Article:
From politics to prison in Saskatchewan
Pepper spray, tainted tuna and miracle cucumbers have all played their part in Canada’s long tradition of political misconduct. Be it lack of judgement or for personal gain, politicians misbehave. They get caught. The public is outraged. Then all is pretty much forgotten. And the cycle starts again. From John A. Macdonald and the Pacific railway fiasco to the sponsorship affair, CBC Archives looks back at some of the biggest scandals, boondoggles and white elephants in Canadian politics.
The father of three, back in his veterinary practice, was anguished at the prospect of being forced to testify against his old friends and ex-colleagues. When told in 1995 that he also faced arrest, Wolfe shot himself. A former party worker says Wolfe was an innocent killed by a corrupt system. Wolfe's wife Gail says her husband's dream of public service was shattered. It might have been a "broken heart" that drove him to suicide.
• After a decade of trials and appeals, 14 former Conservative MLAs and two party workers were convicted of charges including fraud and breach of trust. Four others were acquitted, while charges against a fifth were dropped. Most of the convicted received minor punishments including fines and conditional sentences. Six people, however, were sent to jail.
• Sentences for those jailed:
- Lorne McLaren, former MLA: 3½ years.
- John Scraba, former communications director: two years, $12,000 in restitution.
- John Gerich, former cabinet minister: two years, $12,264 in restitution.
- Michael Hopfner, former MLA: 18 months, $56,000 in restitution.
- Eric Berntson, former Saskatchewan deputy premier: one year; resigned Senate seat.
- Ralph Katzman, former MLA: one year, $100,000 in restitution.
• Michael McCafferty, the former speechwriter who appears in this clip, received a sentence of one year served in the community and 60 hours of community service.
• Former Saskatchewan premier Grant Devine was never implicated in the bogus-expense scheme. He has said he knew nothing about it but took responsibility for the overall actions of his subordinates.
• In a 2001 interview with the National Post, Devine said he was particularly troubled by the suicide of Jack Wolfe, featured in this clip. Devine said: "He just couldn't handle it. I've had a lot of sleepless nights over the pain. Lots of pain. I'm very sorry for the pain. Some people made some very silly mistakes, just silly, gosh, just dumb really."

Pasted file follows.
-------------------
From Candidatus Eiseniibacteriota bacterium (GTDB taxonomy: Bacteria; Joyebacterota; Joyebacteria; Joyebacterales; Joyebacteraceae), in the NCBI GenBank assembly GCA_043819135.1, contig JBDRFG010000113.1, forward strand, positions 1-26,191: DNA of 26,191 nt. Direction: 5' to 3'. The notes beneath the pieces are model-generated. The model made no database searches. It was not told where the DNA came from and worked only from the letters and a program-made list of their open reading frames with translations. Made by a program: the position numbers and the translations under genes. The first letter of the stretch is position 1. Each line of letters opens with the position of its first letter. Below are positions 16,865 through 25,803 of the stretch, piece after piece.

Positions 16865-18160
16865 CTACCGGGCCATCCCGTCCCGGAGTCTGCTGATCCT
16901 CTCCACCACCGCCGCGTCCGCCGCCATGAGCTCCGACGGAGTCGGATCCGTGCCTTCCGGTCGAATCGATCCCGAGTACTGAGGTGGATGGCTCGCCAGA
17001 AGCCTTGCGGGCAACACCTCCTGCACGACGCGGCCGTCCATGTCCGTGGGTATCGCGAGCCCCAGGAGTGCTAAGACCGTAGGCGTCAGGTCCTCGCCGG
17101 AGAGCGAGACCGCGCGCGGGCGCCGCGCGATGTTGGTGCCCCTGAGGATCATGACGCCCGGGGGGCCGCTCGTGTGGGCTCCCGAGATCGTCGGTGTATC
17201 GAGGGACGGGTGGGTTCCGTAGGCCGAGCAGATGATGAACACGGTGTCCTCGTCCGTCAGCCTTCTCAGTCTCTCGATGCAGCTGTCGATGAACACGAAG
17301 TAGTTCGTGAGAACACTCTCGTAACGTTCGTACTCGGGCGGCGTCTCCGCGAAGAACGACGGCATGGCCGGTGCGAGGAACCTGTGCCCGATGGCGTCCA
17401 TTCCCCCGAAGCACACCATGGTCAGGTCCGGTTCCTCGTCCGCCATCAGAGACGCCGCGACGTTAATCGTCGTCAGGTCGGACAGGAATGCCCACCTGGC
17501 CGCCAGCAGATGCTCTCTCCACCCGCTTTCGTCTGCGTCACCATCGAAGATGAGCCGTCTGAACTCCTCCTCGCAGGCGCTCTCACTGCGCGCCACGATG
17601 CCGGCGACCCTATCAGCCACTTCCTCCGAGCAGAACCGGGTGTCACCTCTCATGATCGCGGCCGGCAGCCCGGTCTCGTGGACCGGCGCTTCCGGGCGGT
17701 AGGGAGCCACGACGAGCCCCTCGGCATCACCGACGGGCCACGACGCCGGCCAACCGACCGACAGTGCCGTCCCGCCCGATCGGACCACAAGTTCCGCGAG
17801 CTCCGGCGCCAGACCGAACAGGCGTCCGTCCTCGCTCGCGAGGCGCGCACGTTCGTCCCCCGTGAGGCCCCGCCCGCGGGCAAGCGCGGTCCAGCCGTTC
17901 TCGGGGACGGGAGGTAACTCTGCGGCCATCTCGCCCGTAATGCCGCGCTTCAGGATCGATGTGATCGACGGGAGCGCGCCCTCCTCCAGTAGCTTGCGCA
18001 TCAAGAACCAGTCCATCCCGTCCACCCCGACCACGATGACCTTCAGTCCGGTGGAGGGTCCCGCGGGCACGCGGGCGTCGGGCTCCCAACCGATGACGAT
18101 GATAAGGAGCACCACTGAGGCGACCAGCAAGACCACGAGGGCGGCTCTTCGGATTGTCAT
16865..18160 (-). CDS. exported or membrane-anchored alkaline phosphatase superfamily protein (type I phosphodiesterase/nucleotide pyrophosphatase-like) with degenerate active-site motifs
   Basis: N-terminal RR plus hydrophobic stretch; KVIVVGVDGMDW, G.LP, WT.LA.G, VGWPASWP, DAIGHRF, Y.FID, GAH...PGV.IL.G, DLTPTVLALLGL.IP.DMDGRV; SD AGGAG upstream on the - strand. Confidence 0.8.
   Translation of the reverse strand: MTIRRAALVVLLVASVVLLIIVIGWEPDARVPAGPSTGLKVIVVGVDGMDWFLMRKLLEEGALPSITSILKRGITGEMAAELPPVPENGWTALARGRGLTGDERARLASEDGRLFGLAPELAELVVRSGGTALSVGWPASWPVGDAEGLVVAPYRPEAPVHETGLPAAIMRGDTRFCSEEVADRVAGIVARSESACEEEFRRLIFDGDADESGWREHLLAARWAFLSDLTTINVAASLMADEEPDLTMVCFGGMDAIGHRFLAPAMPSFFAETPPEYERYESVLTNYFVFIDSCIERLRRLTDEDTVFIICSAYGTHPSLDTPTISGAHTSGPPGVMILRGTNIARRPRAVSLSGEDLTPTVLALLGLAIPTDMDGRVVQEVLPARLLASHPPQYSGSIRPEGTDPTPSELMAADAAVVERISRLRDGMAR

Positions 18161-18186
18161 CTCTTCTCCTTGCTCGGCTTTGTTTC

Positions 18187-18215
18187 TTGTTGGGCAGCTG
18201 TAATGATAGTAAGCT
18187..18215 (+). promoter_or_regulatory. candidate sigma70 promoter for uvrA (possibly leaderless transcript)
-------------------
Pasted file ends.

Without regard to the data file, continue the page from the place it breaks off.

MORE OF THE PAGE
• In a 2005 interview on CBC Radio's The Current, Devine said many of the convicted MLAs innocently drew expense funds from the wrong accounts. "A lot of people shouldn't have been convicted," and the total involved -- $838,000 -- was "fairly modest" by modern standards, he said. After his interview, a panel of experts on the program criticized his view of the scandal. To hear the clip, go to Grant Devine defends his government.
• It's possible Wolfe was never going to be arrested. His lawyer, Clyne Harradence, has said he advised Wolfe the RCMP was just threatening arrest to get his full co-operation. During the trial of one MLA, an RCMP investigator testified: "Mr. Wolfe was never charged with anything ... Mr. Wolfe had not committed an offence."
• Another suicide was linked to the scandal. The mother of a convicted MLA leaped to her death after his sentencing.
• "In Saskatchewan, politics, although it was rough and tumble, was always viewed positively. I think this [scandal] has changed that profoundly." -- University of Regina political scientist Howard Leeson to Canadian Press in 1999
• The Progressive Conservative Party of Saskatchewan was so tainted by the scandal its members voted in 1997 to temporarily suspend operations. Many members left to join the Saskatchewan Party. In recent elections, the Conservative party has mounted no campaign but fielded just enough candidates to prevent the party from being de-registered.
• David Tkachuk, the political advisr to Grant Devine described in this clip, was appointed to the Senate in 1993 by Prime Minister Brian Mulroney.
• In 1996 a panel on CBC Radio's Morningside decreed the regime of Maurice Duplessis in Quebec -- not that of Saskatchewan's Devine -- to be the most corrupt in Canadian history. Duplessis's governments in the 1930s, 1940s and 1950s were characterized by the lavish use of patronage, abuses of the civil rights of suspected communists and strong-arm methods used against labour unions.
Program: CBC News
Broadcast Date: Feb. 8, 1999
Guest(s): Michael McCafferty, Gail Wolfe
Reporter: Murray Oliver
Last updated: May 23, 2013
Page consulted on December 6, 2013
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